Does religion make you fat?
Whatever the reason, a major new study concludes that "young adults who frequently attend religious activities are 50 percent more likely to become obese by middle age as young adults with no religious involvement." The research carried out by Northwestern University's medical school tracked 2,433 men and women for 18 years and adjusted for differences in age, race, sex, education, income and baseline body mass index -- which makes this the first longitudinal study to examine the relationship between obesity and religious involvement.
Let's be clear. The study does not suggest that religious belief leads to obesity. Instead, it raises questions about the kinds of physical activities young people in churches typically engage in and recommends that church leaders carefully reflect on how to encourage young people to establish healthier patterns of behaviour. Matthew Feinstein, the study's lead investigator, says: "It's possible that getting together once a week and associating good works and happiness with eating unhealthy foods could lead to the development of habits that are associated with greater body weight and obesity."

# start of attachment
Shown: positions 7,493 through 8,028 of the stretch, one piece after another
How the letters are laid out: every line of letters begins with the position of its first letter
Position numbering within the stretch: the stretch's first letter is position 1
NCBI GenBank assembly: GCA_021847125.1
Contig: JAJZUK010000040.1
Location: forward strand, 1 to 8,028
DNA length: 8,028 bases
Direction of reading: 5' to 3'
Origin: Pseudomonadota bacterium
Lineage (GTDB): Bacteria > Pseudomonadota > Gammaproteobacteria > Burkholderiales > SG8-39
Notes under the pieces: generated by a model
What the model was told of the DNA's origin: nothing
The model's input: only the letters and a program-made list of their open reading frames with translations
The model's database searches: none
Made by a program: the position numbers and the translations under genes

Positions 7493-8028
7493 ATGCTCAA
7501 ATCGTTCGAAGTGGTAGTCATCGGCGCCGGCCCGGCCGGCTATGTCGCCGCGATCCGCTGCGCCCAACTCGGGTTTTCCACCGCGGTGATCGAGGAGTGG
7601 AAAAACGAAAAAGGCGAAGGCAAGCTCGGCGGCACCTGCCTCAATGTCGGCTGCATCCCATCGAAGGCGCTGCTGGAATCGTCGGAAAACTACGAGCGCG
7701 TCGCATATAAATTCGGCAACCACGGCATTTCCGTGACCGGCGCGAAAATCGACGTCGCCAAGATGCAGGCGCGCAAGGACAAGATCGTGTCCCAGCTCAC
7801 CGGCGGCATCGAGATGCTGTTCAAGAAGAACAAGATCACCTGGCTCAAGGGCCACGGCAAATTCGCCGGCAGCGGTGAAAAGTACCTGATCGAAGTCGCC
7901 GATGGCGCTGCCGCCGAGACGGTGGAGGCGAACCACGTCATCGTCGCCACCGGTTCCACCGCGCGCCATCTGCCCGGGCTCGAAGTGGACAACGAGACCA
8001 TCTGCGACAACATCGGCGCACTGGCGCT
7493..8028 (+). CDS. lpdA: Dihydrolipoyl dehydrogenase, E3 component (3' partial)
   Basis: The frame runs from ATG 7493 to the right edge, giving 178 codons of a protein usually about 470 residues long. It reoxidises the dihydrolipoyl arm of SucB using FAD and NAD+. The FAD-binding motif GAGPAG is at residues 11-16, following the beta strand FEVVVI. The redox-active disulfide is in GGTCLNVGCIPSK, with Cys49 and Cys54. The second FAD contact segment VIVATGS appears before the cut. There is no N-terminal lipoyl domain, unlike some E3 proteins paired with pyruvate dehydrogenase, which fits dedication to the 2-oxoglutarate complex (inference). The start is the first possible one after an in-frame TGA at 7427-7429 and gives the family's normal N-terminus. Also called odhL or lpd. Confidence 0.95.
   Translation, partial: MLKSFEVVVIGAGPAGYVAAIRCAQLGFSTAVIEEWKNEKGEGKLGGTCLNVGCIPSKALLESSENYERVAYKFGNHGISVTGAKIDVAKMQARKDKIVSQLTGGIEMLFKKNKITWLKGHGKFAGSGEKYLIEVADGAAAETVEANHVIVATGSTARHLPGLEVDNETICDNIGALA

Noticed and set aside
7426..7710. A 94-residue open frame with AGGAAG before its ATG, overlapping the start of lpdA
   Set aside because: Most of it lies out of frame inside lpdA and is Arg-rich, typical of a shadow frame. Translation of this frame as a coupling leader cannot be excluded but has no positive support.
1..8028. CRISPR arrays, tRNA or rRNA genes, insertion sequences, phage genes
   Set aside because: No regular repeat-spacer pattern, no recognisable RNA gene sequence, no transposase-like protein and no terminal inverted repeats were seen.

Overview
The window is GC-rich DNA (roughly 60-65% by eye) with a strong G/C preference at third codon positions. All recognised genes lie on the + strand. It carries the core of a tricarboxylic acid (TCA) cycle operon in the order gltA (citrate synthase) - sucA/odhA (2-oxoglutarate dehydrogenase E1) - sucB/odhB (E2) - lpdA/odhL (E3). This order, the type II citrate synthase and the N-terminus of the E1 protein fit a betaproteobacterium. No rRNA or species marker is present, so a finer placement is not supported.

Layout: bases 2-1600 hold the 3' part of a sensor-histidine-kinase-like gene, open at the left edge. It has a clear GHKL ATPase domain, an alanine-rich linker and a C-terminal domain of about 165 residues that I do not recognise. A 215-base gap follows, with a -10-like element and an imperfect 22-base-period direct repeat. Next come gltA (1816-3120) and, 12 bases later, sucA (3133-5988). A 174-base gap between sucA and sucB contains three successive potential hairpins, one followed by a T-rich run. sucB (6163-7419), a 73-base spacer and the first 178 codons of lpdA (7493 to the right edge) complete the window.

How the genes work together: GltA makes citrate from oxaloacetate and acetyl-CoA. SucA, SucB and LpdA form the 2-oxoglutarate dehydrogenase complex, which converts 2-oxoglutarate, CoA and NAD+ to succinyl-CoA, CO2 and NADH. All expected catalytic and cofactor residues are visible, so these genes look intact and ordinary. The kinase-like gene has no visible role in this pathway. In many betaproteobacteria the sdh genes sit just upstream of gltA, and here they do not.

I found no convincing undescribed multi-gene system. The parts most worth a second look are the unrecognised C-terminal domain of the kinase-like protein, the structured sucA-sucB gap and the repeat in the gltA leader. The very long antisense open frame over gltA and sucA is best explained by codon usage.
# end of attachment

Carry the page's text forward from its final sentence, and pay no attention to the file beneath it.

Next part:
It may be that this study applies particularly to American churches; no similar study has been carried out in Britain and Ireland. In which case, one needs to factor in the backdrop of a massive obesity crisis within American society generally and ask to what extent America's churches have played a role in generating that crisis.
Read the official press release from Northwestern University.